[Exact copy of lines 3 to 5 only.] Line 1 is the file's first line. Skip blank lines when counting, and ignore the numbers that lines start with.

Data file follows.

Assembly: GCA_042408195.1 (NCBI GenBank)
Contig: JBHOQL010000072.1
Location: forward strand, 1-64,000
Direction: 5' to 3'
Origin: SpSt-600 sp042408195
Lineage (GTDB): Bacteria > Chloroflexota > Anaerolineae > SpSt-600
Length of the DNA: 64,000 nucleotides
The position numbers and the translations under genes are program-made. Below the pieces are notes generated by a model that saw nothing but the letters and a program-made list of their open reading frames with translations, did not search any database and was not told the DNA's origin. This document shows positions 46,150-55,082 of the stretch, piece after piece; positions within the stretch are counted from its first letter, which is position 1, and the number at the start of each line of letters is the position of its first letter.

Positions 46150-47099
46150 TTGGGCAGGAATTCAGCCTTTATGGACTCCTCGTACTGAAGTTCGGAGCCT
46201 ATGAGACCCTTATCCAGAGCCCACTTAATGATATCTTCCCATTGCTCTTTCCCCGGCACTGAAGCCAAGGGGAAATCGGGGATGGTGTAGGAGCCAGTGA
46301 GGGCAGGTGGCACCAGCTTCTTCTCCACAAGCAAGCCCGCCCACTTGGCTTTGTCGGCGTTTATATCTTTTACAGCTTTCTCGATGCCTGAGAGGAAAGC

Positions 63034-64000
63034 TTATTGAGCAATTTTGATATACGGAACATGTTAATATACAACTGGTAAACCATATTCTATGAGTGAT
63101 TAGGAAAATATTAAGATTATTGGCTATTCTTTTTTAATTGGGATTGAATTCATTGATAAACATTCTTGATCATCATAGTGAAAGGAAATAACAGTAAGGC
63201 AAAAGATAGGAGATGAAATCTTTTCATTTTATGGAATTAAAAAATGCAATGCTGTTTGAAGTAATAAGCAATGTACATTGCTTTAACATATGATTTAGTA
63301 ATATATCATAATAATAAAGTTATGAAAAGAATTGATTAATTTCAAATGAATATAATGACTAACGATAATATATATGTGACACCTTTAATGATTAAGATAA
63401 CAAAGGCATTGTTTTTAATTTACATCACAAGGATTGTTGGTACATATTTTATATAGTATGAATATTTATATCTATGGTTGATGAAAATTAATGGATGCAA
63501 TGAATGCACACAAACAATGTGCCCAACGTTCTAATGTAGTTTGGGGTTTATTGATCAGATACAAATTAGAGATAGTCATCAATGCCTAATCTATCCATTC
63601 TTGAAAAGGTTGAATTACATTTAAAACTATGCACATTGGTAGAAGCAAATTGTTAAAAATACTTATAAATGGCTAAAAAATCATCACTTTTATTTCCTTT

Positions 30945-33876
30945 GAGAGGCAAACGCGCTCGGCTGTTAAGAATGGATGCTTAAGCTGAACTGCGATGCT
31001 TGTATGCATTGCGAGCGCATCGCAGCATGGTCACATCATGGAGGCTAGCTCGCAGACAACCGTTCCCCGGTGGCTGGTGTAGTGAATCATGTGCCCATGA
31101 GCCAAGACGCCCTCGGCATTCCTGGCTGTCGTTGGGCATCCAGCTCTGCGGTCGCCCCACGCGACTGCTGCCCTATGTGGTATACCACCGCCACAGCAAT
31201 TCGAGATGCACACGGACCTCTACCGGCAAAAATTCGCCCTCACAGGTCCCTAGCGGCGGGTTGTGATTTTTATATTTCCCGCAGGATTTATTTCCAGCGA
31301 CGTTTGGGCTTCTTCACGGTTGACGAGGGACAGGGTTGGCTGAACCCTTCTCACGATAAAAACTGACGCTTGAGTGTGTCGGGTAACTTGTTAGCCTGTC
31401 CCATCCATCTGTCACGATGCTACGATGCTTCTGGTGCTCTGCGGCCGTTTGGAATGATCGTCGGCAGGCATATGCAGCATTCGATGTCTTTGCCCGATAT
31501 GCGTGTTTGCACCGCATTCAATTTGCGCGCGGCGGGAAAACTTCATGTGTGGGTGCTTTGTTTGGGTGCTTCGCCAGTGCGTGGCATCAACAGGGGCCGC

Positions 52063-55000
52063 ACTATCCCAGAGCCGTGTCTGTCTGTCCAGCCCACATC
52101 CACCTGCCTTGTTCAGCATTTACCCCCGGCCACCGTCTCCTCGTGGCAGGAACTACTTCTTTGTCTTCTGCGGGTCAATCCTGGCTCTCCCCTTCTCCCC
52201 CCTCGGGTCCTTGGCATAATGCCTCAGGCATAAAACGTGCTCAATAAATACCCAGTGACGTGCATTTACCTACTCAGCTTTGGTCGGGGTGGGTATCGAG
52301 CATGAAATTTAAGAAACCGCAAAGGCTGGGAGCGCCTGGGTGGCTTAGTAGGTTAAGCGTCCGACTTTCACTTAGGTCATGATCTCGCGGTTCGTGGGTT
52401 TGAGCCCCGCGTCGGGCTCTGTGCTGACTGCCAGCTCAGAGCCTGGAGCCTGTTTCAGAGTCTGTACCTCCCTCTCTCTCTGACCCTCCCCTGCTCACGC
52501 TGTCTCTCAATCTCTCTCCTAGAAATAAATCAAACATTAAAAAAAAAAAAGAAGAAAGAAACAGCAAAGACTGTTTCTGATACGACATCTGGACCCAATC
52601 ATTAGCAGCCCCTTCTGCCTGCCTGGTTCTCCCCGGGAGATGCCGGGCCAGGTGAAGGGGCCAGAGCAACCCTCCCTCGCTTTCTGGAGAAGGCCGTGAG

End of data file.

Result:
Location: forward strand, 1-64,000
Direction: 5' to 3'
Origin: SpSt-600 sp042408195